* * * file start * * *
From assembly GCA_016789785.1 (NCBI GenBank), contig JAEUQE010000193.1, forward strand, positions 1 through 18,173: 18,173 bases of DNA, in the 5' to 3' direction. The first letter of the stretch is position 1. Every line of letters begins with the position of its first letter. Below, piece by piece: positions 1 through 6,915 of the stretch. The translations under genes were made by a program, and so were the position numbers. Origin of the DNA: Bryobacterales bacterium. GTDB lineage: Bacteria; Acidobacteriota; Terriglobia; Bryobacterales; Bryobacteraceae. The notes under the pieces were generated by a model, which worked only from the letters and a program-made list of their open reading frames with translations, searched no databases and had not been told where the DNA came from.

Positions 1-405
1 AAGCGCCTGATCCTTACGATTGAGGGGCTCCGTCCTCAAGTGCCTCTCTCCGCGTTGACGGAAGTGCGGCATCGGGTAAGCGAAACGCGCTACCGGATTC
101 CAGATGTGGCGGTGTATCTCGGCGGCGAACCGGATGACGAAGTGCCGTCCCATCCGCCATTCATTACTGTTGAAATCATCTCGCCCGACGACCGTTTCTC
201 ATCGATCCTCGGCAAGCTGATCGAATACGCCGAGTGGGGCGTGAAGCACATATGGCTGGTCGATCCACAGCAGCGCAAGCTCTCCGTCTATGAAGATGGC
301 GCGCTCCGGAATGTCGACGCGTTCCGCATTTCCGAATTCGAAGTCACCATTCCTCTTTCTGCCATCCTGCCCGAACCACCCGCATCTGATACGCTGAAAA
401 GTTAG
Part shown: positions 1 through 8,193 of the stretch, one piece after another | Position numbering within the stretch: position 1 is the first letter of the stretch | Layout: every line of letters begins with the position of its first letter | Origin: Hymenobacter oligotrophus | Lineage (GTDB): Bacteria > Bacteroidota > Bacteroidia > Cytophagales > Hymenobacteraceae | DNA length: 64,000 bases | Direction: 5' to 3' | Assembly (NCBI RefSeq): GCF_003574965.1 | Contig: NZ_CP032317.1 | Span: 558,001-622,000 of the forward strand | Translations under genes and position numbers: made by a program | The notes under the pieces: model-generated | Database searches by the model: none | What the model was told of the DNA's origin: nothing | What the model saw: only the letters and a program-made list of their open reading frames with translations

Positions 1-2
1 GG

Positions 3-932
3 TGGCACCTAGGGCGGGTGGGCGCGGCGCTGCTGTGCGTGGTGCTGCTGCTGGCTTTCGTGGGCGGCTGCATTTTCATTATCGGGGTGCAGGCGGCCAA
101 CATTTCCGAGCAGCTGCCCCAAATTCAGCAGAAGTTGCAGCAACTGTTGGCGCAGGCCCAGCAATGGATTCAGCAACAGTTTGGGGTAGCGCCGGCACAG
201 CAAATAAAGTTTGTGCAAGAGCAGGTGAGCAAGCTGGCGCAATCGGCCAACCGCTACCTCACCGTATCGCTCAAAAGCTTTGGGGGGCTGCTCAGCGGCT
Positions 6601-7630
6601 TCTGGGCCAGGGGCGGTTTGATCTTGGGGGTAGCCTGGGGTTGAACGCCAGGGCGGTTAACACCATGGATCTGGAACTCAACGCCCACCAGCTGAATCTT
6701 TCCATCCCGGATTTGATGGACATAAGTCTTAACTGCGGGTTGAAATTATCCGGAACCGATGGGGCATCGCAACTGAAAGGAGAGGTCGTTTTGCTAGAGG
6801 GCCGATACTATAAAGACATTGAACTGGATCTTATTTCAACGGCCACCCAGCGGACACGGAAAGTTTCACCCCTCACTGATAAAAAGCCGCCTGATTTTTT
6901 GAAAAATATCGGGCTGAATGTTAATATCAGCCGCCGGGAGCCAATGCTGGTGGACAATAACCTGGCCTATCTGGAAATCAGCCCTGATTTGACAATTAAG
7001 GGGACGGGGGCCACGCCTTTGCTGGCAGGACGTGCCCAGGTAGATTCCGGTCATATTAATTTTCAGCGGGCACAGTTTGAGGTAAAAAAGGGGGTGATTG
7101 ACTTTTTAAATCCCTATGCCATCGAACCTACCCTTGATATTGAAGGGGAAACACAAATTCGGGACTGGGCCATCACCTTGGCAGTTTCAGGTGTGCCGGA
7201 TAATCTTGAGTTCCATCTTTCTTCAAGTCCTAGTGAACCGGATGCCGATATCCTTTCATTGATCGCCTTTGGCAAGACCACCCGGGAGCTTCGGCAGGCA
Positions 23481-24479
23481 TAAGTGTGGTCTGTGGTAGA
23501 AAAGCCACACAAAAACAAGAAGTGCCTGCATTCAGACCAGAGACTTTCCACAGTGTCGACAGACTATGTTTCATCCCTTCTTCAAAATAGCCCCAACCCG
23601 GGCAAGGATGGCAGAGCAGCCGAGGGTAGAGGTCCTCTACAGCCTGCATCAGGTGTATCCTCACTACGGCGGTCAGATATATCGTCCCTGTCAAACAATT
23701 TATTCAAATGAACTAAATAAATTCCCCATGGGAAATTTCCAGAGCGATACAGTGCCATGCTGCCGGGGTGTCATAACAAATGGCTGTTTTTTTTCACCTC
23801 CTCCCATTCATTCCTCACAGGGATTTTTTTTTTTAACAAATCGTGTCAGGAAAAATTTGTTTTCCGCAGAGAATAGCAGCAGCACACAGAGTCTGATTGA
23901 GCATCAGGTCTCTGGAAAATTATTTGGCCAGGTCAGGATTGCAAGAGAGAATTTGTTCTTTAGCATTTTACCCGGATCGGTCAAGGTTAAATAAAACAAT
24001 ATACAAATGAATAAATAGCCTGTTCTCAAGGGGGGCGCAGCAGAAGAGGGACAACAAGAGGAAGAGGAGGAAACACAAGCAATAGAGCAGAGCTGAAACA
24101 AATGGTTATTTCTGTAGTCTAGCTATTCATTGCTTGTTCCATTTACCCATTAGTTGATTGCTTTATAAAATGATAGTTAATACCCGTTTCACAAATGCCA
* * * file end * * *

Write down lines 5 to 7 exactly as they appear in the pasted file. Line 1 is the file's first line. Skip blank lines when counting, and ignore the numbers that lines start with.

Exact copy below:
201 ATCGATCCTCGGCAAGCTGATCGAATACGCCGAGTGGGGCGTGAAGCACATATGGCTGGTCGATCCACAGCAGCGCAAGCTCTCCGTCTATGAAGATGGC
301 GCGCTCCGGAATGTCGACGCGTTCCGCATTTCCGAATTCGAAGTCACCATTCCTCTTTCTGCCATCCTGCCCGAACCACCCGCATCTGATACGCTGAAAA
401 GTTAG